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Experiences Shared


All names and identifying details have been changed.

Participants have given us permission to share their experiences.

When she was about 11 years old, Vivien was sexually abused by a young male adult who was the older brother of one of her school friends.  

Vivien had gone to play at her friend’s house. During a game of hide and seek, she went to hide in a shed, and found the young male in there. He called her over and started stroking her hair and complimenting her.

She remembers feeling confused and frightened but did not know how to extricate herself from the situation. The young male was about 10 years older than her and she says she had been brought up to respect her elders.

He made her touch his penis, then put his hand over her mouth and pinned her against the wall. She describes ‘blanking out’ and the next thing that she was aware of was the young male pulling up her knickers and wiping himself on a handkerchief.

The abuser told her not to tell anyone what had happened. He added that if she did everyone would be disgusted with her and that she would get into lots of trouble. He told her that he knew where she lived.

Vivien says she had a good relationship with her parents but they never talked to her about sex and her father was rather strict. She believed that she would get into trouble if she told them what had happened.

However, she says that her behaviour changed at school and this was noticed by her teachers. Her parents were called into school and it was decided that Vivien should see an educational psychologist.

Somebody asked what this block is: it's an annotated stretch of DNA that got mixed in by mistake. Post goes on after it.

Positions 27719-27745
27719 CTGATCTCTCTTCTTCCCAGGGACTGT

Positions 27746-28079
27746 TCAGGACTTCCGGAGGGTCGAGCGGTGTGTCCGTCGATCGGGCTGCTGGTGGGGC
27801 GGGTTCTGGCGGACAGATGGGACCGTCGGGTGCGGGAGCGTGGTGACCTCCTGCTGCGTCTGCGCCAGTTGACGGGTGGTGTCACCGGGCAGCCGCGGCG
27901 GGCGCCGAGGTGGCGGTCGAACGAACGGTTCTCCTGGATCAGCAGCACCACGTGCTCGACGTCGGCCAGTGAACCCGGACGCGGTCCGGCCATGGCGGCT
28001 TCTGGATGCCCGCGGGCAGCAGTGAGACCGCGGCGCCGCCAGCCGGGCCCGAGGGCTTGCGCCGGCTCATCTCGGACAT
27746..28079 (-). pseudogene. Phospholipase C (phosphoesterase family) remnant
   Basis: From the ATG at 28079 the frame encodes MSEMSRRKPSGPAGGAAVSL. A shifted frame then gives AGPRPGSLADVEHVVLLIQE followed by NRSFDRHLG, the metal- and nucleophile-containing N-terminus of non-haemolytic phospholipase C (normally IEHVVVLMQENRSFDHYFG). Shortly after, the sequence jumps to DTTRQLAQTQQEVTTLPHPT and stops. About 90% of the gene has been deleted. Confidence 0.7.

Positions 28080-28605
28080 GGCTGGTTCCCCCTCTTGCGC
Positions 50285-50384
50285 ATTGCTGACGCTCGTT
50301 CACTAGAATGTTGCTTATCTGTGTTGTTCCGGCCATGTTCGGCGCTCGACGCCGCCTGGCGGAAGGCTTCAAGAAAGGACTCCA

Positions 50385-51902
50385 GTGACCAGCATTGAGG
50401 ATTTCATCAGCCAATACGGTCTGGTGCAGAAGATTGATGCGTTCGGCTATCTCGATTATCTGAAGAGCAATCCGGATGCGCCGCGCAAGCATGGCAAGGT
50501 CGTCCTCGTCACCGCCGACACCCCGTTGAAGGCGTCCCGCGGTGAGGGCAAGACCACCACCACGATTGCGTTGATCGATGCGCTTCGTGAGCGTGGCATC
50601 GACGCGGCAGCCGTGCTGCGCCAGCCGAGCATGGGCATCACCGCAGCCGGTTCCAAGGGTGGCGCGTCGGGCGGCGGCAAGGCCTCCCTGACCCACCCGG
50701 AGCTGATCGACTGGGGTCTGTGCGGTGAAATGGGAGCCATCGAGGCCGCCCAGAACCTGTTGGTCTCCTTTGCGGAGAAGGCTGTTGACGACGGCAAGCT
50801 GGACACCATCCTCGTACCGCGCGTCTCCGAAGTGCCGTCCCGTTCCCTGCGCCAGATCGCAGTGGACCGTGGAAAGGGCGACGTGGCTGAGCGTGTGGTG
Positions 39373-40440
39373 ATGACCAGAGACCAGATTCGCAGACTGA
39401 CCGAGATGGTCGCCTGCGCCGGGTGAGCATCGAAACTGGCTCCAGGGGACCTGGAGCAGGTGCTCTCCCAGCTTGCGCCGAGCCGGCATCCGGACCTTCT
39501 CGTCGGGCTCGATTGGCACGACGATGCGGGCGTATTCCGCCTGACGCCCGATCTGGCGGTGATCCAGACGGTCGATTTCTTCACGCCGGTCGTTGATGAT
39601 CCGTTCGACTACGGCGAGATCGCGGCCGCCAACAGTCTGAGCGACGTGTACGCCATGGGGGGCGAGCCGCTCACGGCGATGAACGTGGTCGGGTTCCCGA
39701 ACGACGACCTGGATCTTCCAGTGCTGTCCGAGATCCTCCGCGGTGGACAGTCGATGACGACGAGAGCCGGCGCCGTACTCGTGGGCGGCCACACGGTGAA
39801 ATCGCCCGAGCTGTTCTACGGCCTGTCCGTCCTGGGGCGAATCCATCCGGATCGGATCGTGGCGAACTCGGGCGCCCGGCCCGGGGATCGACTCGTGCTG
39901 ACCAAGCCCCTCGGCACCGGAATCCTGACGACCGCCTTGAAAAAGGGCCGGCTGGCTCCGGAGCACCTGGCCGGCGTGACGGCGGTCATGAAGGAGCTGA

No one explained to Vivien what was happening and she thought that she had done something wrong. She says the psychologist did not explore what had caused her behaviour to change but diagnosed her as being highly stressed and recommended that her mother take her to swimming lessons. She recalls ‘It helped but it didn’t really get to what was going on’.  

It was only when she became a young adult that Vivien told someone what had happened to her. She did not tell her parents because she wanted to protect them, knowing that they would be very upset, but she spoke with a female group leader at her church.

Looking back, Vivien feels that the leader, although sympathetic, did not fully appreciate the impact the assault had had on her and tried to minimise it. As a result Vivien did not talk about the abuse again for several more years, until she sought therapy.

She describes how the abuse has affected her life. For many years she says she ‘felt damaged’ and that something was physically wrong with her. At school she became unable to concentrate on her lessons and she has experienced anxiety, nightmares and PTSD.

However, she also feels she has made a positive decision to ‘get on with things’, attain qualifications and train for a career. She has also found support in her religion and therapy.

She wonders about the assumptions that can be made about people who have been abused and she says ‘I see myself as a whole person with positive traits … I’ve got some difficulties and challenges that I‘ve been able to process and work through and still live a very functional life ... I don’t want to be seen as somebody dysfunctional or have assumptions made about me’.

Vivien believes there were opportunities to support her that were missed. She thinks the female church leader she spoke to did not have the knowledge to support her. She says ‘it would be very helpful for people in those kind of positions to have some knowledge and awareness of what to do’.

She adds that professions also need to be alert to non-verbal communication by children.

Vivien concludes by saying how pleased she was to learn about the work being done by the Truth Project.


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